Brain plasticity: Changes and resets in homeostasis

Jun 25, 2009

In an article published in the June 25th edition of the journal Neuron, researchers at the Hotchkiss Brain Institute, University of Calgary, have found that synaptic plasticity, long implicated as a device for 'change' in the brain, may also be essential for stability.

Homeostasis, the body's own mechanism of regulating and maintaining internal balance in the body, is necessary for survival. Precisely how the brain pulls off this tricky balancing act has not been well appreciated.

By examining neural circuits that regulate fluid volume, Jaideep Bains, PhD, and colleagues, Brent Kuzmiski, PhD, and Quentin Pittman, PhD, have demonstrated that multiple forms of synaptic plasticity work to ensure that an effective response to a life-threatening challenge is followed by an immediate recovery of these neural circuits to pre-challenge conditions.

These observations provide the first set of synaptic rules that help us understand how homeostatic setpoints are re-set in vivo. Based on their findings, Bains and colleagues, demonstrate that synaptic plasticity is essential for maintaining stability in a nervous system constantly bombarded by inputs from the outside world.

Source: University of Calgary (news : web)

Explore further: Common infections tied to some stroke risk in kids

add to favorites email to friend print save as pdf

Related Stories

Mechanisms of memory identified

Apr 23, 2008

Our ability to remember the objects, places and people within our environment is essential for everyday life, although the importance of this is only fully appreciated when recognition memory beings to fail, ...

New insight into Alzheimer’s disease

Dec 24, 2008

(PhysOrg.com) -- A new molecule important in a part of the memory that allows recognition of people has been identified by researchers at the University of Bristol. This type of memory is impaired at an early ...

Scientists capture the first image of memories being made

Jun 18, 2009

The ability to learn and to establish new memories is essential to our daily existence and identity; enabling us to navigate through the world. A new study by researchers at the Montreal Neurological Institute ...

Astrocytes and synaptic plasticity

Oct 13, 2008

By mopping up excess neurotrophic factor from neuronal synapses, astrocytes may finely tune synaptic transmission to affect processes such as learning and memory, say Bergami et al.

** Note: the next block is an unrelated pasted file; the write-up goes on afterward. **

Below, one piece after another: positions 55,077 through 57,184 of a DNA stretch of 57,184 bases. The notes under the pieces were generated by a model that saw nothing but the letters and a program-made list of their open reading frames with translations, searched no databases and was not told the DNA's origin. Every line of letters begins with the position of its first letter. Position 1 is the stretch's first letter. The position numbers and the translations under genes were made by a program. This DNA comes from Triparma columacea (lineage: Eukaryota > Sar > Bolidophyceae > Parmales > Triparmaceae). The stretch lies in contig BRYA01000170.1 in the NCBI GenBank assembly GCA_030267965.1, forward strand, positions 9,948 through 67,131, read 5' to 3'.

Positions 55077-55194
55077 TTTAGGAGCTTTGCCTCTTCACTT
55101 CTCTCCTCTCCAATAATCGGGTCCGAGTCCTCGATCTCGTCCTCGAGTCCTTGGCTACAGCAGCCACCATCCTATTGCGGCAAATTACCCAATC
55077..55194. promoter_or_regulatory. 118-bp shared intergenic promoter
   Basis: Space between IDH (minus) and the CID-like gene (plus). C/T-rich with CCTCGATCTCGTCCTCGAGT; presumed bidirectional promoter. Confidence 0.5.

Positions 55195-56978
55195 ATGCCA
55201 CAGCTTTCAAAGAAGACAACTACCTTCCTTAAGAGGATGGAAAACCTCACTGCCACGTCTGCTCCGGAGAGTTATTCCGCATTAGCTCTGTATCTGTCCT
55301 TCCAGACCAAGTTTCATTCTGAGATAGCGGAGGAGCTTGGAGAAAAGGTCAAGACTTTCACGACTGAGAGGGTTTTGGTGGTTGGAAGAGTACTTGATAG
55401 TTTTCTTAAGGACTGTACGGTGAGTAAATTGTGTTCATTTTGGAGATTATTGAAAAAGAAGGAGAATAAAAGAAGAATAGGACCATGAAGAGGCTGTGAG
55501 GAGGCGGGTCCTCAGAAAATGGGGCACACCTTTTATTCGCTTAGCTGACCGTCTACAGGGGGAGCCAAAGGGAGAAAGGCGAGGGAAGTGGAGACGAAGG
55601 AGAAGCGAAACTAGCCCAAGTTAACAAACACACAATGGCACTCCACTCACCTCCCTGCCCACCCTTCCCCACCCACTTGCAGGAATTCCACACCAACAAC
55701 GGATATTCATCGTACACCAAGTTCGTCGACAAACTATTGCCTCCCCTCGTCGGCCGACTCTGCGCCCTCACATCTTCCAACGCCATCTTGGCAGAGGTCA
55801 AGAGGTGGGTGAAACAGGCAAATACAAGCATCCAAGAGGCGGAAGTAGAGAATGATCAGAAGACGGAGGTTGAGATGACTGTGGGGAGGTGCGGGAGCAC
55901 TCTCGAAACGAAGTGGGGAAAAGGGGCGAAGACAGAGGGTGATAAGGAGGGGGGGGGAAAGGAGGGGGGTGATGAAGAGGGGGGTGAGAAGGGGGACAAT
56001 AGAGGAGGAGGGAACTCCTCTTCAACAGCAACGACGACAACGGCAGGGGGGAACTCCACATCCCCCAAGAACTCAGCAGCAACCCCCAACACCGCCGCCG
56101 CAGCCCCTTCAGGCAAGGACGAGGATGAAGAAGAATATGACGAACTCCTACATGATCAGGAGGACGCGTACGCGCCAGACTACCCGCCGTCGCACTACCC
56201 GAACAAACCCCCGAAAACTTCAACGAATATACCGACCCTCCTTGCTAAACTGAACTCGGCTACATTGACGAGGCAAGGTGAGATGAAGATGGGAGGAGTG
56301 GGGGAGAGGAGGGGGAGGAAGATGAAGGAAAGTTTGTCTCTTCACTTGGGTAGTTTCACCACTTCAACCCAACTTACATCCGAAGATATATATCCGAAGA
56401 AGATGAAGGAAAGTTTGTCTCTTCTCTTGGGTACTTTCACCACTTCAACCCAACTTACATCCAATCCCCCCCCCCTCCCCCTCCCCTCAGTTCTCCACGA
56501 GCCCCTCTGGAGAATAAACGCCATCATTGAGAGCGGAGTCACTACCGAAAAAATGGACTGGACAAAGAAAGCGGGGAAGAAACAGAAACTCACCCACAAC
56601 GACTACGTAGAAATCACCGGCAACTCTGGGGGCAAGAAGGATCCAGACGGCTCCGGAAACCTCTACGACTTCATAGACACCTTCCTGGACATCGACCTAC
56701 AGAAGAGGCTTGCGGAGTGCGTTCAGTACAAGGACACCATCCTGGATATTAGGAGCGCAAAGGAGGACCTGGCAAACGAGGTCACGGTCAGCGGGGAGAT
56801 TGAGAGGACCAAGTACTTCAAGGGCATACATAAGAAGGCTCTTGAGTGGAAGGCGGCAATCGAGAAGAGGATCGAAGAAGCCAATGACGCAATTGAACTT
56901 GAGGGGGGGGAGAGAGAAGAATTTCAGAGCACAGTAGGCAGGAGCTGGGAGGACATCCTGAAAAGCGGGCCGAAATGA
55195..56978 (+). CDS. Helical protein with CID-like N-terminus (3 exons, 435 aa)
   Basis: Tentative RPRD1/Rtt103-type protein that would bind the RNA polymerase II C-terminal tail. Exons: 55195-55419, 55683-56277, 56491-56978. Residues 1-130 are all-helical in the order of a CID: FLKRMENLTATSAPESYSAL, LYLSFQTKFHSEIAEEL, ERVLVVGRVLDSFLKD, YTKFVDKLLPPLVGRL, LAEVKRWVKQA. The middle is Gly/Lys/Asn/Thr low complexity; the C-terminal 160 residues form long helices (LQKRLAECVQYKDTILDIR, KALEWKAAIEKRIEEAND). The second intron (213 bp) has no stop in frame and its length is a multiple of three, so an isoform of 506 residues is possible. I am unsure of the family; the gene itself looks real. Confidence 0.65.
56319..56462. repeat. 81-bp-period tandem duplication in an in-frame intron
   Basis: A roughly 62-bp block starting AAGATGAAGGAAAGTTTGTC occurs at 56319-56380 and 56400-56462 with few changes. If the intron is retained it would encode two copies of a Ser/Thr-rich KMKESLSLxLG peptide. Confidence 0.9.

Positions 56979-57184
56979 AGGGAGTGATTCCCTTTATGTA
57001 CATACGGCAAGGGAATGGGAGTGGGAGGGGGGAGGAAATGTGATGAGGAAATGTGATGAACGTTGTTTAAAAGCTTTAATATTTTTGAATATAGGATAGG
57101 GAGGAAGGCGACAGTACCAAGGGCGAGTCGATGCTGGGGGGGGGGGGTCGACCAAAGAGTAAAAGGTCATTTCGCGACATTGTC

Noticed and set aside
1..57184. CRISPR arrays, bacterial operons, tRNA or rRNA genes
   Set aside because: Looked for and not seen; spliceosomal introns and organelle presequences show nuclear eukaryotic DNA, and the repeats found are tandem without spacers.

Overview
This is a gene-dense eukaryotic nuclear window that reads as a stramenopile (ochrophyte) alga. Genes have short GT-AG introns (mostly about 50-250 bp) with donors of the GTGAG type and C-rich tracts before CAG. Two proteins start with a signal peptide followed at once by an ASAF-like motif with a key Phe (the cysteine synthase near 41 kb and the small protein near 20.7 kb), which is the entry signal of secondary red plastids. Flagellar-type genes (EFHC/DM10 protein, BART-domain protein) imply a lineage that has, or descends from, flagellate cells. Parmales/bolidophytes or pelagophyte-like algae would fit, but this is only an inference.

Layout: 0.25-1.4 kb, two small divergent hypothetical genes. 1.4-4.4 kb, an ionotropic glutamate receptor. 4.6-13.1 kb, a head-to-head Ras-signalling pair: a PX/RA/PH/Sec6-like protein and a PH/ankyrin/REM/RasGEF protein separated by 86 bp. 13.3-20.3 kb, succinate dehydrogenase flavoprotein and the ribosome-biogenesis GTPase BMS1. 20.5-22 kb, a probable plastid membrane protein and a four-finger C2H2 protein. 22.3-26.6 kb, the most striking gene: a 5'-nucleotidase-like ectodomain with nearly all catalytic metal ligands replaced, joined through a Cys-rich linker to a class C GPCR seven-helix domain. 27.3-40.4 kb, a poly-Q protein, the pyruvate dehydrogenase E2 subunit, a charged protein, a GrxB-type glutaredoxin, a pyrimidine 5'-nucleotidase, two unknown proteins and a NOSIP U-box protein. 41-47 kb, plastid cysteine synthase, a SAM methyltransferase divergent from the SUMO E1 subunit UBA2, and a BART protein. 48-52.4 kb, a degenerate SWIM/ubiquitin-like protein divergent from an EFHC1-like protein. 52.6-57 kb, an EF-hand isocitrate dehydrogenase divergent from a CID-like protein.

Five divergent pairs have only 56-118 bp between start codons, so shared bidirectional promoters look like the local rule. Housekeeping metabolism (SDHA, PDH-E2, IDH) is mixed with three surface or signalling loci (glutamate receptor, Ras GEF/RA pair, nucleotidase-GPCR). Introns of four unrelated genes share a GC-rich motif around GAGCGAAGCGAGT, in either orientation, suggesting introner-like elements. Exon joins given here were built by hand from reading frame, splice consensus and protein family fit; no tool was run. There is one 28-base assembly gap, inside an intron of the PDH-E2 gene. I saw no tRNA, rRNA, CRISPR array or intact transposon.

Study raises caution on new painkillers

Mar 12, 2008

A new class of painkillers that block a receptor called TRPV1 may interfere with brain functions such as learning and memory, a new study suggests. The experiments with rat brain found that the TRPV1 receptor regulates a ...

Recommended for you

Common infections tied to some stroke risk in kids

10 hours ago

A new study suggests that colds and other minor infections may temporarily increase stroke risk in children. The study found that the risk of stroke was increased only within a three-day period between a ...

Celebrities in 'Ice Bucket Challenge' to fight disease

21 hours ago

Steven Spielberg, Justin Bieber and Bill Gates are among many celebrities pouring buckets of ice water over their heads and donating to fight Lou Gehrig's disease, in a fundraising effort that has gone viral.

Study helps explain why elderly have trouble sleeping

22 hours ago

As people grow older, they often have difficulty falling asleep and staying asleep, and tend to awaken too early in the morning. In individuals with Alzheimer's disease, this common and troubling symptom ...

Targeted brain training may help you multitask better

Aug 20, 2014

The area of the brain involved in multitasking and ways to train it have been identified by a research team at the IUGM Institut universitaire de gériatrie de Montréal and the University of Montreal.

User comments : 0